lol. Not sure if you are kidding, but we have that. And an hour and 20 minutes away is a team with multiple UFC fighters ranked in the top 10 of their weight and gender divisions who have come to train at our gym. A recent UFC fighter is here.weekly to train his ground game. So, in terms of per capita opportunities, it's not so bad. They breed them tough out here in the PNW. That said, I am on the injured list right now, since I got spiked on my head in practice last week, and want my back to heal up without complications.
 

smittycl

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Agreed, and I don't live in the burbs either. I live in a historic district of cool, weird little houses and no fucking HOAs, in a small town in the PNW, where kids regularly walk to school on their own, and our police have to deal with problems like "There is an elk (the animal, not the old man) on the main street right now." There is also one of the state universities, and another 8 miles away in the sister town in WA, so a big movement of young people as well. Down the street. one block away, is a pretty decent park where the kids can play, but there are also bands, festivals, etc... in the summer.

I think that a lot of people are seeing the attraction of towns like this. A fair number of people who have moved here have been young families who are just done with the west coast cities. Our house appraisal went up about 50% since we bought it, which sorta sucks since it just means that we pay more property taxes), but now houses between $200-$400K are being bought day of listing, and often without even an official listing. We get realtors constantly asking us if we want to sell our house, and that we'd get a good price. But... then where would we live?

In 2015 or so, I briefly contemplated moving our family to a bigger hub so that we could attract some more talent, but, looked at the decrease in the standard of living, and was like... nope. I do miss a variety of restaurants though. We have a few good restaurants that would be good restaurants in any city - not stellar, but solid, but I miss the variety.
From the NewsHour last night:

 

LA Guy

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I must be so city, an hour and 20 minutes sounds really far away to me...
It depends on the city. LA, 1:20 is the total commute time going out for dinner.

Also, in a small town, distances are both shorter and longer. If we can't get a parking space on the same block, I am sorta annoyed. In the city, a few blocks is nothing. At the same time, for a day trip on the weekend to go shopping and dinner, 1:20 one way is nothing.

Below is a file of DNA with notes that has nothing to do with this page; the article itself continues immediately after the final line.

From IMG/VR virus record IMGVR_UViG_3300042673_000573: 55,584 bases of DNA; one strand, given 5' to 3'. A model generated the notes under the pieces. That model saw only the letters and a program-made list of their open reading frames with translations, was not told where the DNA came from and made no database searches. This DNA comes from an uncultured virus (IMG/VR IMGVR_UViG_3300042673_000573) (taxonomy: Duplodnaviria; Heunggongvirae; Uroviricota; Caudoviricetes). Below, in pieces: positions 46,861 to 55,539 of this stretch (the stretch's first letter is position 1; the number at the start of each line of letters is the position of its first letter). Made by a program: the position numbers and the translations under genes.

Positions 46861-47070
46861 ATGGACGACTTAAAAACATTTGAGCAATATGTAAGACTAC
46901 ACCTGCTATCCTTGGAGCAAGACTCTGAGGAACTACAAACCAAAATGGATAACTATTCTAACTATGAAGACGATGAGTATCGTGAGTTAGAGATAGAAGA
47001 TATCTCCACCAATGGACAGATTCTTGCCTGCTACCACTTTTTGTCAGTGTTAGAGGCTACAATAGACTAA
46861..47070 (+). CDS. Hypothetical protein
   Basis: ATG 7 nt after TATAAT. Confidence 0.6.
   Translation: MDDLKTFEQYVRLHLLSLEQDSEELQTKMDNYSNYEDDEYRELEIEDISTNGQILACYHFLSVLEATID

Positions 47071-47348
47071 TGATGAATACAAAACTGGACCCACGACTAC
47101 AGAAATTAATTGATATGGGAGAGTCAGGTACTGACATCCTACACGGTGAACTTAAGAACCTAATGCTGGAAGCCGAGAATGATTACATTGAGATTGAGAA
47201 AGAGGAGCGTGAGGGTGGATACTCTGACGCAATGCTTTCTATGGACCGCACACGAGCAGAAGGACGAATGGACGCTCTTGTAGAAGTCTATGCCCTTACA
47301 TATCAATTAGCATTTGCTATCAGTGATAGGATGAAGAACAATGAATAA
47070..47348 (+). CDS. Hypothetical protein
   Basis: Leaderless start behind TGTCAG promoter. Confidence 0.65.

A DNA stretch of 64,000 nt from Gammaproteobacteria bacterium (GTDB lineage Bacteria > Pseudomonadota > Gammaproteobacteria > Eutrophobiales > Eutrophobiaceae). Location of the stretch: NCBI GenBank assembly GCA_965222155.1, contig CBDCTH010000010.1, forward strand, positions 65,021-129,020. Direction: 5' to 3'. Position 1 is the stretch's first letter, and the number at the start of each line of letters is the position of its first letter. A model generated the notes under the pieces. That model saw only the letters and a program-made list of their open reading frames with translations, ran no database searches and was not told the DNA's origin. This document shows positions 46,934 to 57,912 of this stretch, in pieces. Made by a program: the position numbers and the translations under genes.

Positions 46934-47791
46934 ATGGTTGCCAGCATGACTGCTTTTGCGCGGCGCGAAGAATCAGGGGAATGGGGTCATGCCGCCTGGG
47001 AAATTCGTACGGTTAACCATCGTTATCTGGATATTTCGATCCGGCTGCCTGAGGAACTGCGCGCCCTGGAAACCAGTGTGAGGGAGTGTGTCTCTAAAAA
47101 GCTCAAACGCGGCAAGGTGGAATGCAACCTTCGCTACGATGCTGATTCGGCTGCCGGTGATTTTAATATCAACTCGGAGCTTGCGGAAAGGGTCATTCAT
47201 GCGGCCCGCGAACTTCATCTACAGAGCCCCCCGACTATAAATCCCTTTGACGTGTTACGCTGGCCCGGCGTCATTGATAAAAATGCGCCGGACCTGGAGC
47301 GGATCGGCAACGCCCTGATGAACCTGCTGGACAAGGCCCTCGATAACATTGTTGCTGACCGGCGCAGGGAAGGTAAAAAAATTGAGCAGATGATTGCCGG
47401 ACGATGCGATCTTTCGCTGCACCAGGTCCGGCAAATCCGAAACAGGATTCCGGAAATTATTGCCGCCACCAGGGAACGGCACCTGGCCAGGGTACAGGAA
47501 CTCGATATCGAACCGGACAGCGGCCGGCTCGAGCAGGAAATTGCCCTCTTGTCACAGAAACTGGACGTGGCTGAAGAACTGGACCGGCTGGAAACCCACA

LA Guy

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That was my old life. Now I walk five minutes to Metro and travel three stops to office.
Everything I need is within scooting distance - 15-20 minutes from my house, about 10 if I ride my bike. I do miss the food, but I don't miss the congested sidewalks, the not so subtle flexing at coffeeshops, restaurants, boutiques, whatever, the constant battle between traffic and pedestrians, the thousand yard stare on public transport, etc...

When I first moved here, I was shocked that cars would slow down if they saw you on the corner, to a stop, and gesture you across the street. And a slower pedestrian might gesture politely back to go on ahead. I was shocked that people would chat you up on the street, not to hustle you, but to say "I think that I know your wife/friend/kids from X place/event"

I was pleasantly surprised when a restauranteur, who is now a friend, said "Yeah, absolutely, let's do it" when I suggested that we have a impromptu whiskey tasting for some friends in his second room. Not even a fee. We just brought some booze together, and sent out evites.

Honestly, I thought that I would have a hard time adjusting to small town life - I was in Boston, and four years before that, over half a decade in LA, but I've 100% taken to it.

Back on topic, I can also get everything I want in a big city, delivered to my house, Actually, I have a world of stuff - much more choice than even the biggest cities offers, at my finger tips.
 

clee1982

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talk to my wife, I'm ok moving to the burbs but she think that's death for her (we both grow up in big cities in Asia)